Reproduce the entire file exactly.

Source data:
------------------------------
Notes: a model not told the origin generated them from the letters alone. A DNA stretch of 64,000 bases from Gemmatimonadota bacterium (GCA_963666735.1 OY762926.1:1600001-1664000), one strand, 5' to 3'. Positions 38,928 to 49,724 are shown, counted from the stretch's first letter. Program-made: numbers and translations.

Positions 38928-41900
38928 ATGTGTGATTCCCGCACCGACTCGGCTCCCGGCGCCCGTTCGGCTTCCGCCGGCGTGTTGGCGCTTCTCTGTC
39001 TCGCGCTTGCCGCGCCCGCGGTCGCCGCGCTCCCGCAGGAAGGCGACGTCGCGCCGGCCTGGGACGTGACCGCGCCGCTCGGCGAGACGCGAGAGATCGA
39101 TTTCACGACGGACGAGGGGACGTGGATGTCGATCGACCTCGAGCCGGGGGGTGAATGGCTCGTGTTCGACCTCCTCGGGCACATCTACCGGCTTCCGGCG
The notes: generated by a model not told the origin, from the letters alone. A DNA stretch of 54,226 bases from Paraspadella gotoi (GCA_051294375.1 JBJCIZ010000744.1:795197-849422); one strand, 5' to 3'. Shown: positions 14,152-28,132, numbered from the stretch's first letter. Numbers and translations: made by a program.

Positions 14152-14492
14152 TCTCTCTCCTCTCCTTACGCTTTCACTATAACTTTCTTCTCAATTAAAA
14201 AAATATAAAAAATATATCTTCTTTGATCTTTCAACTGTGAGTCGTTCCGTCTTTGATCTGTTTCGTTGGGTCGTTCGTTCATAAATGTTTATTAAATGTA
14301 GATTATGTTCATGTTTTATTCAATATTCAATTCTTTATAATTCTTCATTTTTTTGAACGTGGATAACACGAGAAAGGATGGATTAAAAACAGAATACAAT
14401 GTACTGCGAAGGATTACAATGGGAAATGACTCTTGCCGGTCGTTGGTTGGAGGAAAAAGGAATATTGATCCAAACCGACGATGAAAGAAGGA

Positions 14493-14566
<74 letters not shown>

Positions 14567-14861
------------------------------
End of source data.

Notes: a model not told the origin generated them from the letters alone. A DNA stretch of 64,000 bases from Gemmatimonadota bacterium (GCA_963666735.1 OY762926.1:1600001-1664000), one strand, 5' to 3'. Positions 38,928 to 49,724 are shown, counted from the stretch's first letter. Program-made: numbers and translations.

Positions 38928-41900
38928 ATGTGTGATTCCCGCACCGACTCGGCTCCCGGCGCCCGTTCGGCTTCCGCCGGCGTGTTGGCGCTTCTCTGTC
39001 TCGCGCTTGCCGCGCCCGCGGTCGCCGCGCTCCCGCAGGAAGGCGACGTCGCGCCGGCCTGGGACGTGACCGCGCCGCTCGGCGAGACGCGAGAGATCGA
39101 TTTCACGACGGACGAGGGGACGTGGATGTCGATCGACCTCGAGCCGGGGGGTGAATGGCTCGTGTTCGACCTCCTCGGGCACATCTACCGGCTTCCGGCG
The notes: generated by a model not told the origin, from the letters alone. A DNA stretch of 54,226 bases from Paraspadella gotoi (GCA_051294375.1 JBJCIZ010000744.1:795197-849422); one strand, 5' to 3'. Shown: positions 14,152-28,132, numbered from the stretch's first letter. Numbers and translations: made by a program.

Positions 14152-14492
14152 TCTCTCTCCTCTCCTTACGCTTTCACTATAACTTTCTTCTCAATTAAAA
14201 AAATATAAAAAATATATCTTCTTTGATCTTTCAACTGTGAGTCGTTCCGTCTTTGATCTGTTTCGTTGGGTCGTTCGTTCATAAATGTTTATTAAATGTA
14301 GATTATGTTCATGTTTTATTCAATATTCAATTCTTTATAATTCTTCATTTTTTTGAACGTGGATAACACGAGAAAGGATGGATTAAAAACAGAATACAAT
14401 GTACTGCGAAGGATTACAATGGGAAATGACTCTTGCCGGTCGTTGGTTGGAGGAAAAAGGAATATTGATCCAAACCGACGATGAAAGAAGGA

Positions 14493-14566
<74 letters not shown>

Positions 14567-14861